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Justice News

Department of Justice
U.S. Attorney’s Office
District of Massachusetts

FOR IMMEDIATE RELEASE
Thursday, February 17, 2022

MS-13 Member Sentenced to Life in Prison for RICO Conspiracy and Brutal Murder of Two Teenagers

Defendant misled immigration court resulting in his release shortly before second murder

BOSTON – A member of the violent MS-13 gang was sentenced yesterday in federal court in Boston for RICO conspiracy and for his participation in the murders of two teenagers in Massachusetts—one in 2016 in East Boston and the other in 2018 in Lynn—in each instance playing a critical role in repeatedly stabbing a teenager to death.

Henri Salvador Gutierrez, a/k/a “Perverso,” 23, a Salvadoran national, was sentenced by U.S. Senior District Court Judge Mark L. Wolf to life in prison. In June 2021, Gutierrez pleaded guilty to racketeering, or RICO, conspiracy on behalf of MS-13. As part of his activities in furtherance of MS-13, Gutierrez played a critical role in two horrific murders in which teenagers were repeatedly stabbed to death in public parks in Massachusetts. Each of the victims was murdered with extreme atrocity and cruelty in violation of Massachusetts law.

MS-13, or La Mara Salvatrucha, is a transnational street gang operating in Massachusetts and numerous other states, as well as countries such as El Salvador, Honduras, and Guatemala. MS-13 gang members often commit acts of extreme violence against suspected rivals, those suspected of cooperating with law enforcement, and others who the gang views as a threat. The gang is also known for recruiting young members at local high schools, who are then groomed to commit violence in furtherance of the gang’s mission. In recent years, dozens of MS-13 members have been convicted of RICO conspiracy and other serious felonies in the District of Massachusetts.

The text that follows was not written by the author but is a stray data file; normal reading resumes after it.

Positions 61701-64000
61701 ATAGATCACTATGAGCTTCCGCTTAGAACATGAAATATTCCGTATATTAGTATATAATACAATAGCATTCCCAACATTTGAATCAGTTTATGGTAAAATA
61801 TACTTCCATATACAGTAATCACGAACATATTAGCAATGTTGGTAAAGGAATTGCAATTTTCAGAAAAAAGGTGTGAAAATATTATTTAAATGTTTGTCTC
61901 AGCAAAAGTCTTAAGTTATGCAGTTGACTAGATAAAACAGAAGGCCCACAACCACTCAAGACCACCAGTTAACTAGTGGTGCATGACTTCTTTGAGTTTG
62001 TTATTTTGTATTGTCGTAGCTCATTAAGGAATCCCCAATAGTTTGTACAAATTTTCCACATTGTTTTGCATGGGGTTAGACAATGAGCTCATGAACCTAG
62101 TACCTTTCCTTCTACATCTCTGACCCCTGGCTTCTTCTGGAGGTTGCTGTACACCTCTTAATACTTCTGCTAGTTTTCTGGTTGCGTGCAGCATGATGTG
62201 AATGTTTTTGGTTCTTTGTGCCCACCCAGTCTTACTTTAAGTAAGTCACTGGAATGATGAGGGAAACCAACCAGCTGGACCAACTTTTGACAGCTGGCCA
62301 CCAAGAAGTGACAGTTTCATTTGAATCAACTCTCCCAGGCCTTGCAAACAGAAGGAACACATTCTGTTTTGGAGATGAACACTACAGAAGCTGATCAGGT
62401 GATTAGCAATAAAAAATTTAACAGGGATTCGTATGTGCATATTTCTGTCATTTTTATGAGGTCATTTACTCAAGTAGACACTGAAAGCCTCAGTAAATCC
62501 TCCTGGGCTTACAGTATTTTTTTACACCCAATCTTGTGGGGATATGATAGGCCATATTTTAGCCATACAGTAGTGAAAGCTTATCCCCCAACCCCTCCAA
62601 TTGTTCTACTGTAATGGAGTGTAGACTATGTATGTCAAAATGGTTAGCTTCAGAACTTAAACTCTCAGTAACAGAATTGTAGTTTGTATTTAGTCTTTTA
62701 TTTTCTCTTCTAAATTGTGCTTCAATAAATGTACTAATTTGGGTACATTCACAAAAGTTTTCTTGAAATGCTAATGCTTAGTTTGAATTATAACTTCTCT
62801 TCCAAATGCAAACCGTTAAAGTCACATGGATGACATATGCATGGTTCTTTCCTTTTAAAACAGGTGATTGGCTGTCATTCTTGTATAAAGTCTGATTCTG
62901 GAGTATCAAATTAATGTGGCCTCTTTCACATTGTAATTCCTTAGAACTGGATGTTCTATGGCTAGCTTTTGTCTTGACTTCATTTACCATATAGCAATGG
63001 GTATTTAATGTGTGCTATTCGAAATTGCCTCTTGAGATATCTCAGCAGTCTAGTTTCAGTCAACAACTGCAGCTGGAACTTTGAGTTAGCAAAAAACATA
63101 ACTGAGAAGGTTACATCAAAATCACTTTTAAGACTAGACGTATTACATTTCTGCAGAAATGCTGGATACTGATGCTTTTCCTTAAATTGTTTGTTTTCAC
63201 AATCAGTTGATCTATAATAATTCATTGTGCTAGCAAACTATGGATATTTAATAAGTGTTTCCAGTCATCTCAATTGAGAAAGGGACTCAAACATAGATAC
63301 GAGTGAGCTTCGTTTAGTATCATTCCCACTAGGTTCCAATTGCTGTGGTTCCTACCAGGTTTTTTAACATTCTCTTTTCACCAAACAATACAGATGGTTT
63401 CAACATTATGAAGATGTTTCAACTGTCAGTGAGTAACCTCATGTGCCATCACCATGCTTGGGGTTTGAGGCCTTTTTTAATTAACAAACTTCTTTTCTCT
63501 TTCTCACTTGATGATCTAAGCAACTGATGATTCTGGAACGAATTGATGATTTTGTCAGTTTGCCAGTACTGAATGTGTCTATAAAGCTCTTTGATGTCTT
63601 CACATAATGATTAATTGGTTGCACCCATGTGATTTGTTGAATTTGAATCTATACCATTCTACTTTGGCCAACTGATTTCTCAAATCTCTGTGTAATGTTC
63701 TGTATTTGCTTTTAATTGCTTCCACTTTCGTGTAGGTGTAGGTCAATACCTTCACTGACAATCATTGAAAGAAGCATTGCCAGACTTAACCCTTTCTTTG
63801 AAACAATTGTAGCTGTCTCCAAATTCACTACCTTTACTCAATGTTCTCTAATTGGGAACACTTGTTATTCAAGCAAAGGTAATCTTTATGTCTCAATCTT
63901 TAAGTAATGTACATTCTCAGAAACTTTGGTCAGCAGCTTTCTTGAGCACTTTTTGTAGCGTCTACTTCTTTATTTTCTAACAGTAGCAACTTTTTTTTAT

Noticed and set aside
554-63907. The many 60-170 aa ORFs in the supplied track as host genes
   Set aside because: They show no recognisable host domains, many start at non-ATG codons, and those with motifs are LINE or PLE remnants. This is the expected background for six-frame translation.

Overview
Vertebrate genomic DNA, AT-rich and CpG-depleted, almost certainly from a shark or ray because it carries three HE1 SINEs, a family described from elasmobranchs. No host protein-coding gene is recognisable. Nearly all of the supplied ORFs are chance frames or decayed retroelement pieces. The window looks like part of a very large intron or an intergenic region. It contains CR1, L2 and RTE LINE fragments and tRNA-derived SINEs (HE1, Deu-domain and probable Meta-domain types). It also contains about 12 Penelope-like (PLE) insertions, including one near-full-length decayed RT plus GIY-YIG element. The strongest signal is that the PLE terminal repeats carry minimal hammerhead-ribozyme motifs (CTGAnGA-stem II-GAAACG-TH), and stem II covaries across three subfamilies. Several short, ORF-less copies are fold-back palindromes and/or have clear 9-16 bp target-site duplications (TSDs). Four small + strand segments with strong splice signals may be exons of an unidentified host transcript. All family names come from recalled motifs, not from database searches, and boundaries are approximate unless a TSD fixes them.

MS-13 is organized into “cliques” or branches operating in local territories. Gutierrez was a member of the “Sykos Locos Salvatrucha” (Sykos) and, previously, the “Trece Locos Salvatrucha” (TLS) cliques of MS-13. Achieving promotion in MS-13 generally requires the commission of a significant act of violence, often including murder. The evidence in this case showed that Gutierrez was a “homeboy,” or full member of the MS-13 gang.

On Dec. 24, 2016, in furtherance of MS-13’s racketeering activities, Gutierrez participated in the murder of a teenage boy in East Boston. The evidence showed that Gutierrez lured the victim to a public soccer stadium based on Gutierrez’s belief that the victim may have been associated with a rival gang. Gutierrez personally stabbed the victim numerous times and left the victim’s body at the bottom of a stairwell. An autopsy revealed the victim had at least a dozen sharp force wounds consistent with a stabbing, with significant injuries to the neck, chest and back. His throat appeared to have been slashed, and he had multiple incised wounds to the neck and multiple stab wounds to the chest.

In 2017, while the December 2016 murder remained unsolved, and unrelated to that investigation, immigration authorities arrested Gutierrez as part of ongoing removal proceedings. Gutierrez had entered the United States unlawfully in 2014 and was facing deportation. Authorities sought to remove Gutierrez from the United States and pointed to evidence of his association with MS-13 as part of the reasons to oppose Gutierrez’s petition for asylum and other relief. Gutierrez submitted an affidavit and testified under oath at his removal proceedings. Through his statements, Gutierrez misled the immigration court, telling the court that he was not associated with MS-13, had not committed prior violence, and was committed to living a peaceful life in the United States. Relying in part on Gutierrez’s false testimony, in an order dated June 22, 2018, a United States Immigration Judge ordered Gutierrez released and adjusted his status to that of a person admitted for lawful permanent residence in the United States.